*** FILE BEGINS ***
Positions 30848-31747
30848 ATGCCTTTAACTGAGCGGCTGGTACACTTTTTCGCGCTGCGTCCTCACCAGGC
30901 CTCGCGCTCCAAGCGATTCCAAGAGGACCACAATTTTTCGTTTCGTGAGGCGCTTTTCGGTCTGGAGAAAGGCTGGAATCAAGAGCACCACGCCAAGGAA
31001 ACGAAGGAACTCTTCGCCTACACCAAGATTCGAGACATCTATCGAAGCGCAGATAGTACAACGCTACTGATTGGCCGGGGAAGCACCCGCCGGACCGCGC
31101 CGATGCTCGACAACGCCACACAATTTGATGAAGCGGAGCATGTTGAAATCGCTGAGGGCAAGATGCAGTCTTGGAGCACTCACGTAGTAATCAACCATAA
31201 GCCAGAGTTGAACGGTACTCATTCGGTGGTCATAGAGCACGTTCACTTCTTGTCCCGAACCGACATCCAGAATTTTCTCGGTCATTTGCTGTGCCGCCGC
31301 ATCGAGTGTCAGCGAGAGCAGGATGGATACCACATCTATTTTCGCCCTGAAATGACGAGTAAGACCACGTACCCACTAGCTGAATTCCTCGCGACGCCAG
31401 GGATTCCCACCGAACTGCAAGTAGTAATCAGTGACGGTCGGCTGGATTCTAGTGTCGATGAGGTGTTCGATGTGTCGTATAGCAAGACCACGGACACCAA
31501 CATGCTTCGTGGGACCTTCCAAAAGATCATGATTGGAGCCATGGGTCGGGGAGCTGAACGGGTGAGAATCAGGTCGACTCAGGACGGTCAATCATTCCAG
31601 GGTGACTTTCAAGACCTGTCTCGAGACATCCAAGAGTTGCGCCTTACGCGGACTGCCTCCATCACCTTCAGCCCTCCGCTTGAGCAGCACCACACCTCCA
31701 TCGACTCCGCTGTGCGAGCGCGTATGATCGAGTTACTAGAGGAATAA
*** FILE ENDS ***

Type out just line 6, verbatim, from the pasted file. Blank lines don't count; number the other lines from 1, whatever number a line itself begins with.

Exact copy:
31201 GCCAGAGTTGAACGGTACTCATTCGGTGGTCATAGAGCACGTTCACTTCTTGTCCCGAACCGACATCCAGAATTTTCTCGGTCATTTGCTGTGCCGCCGC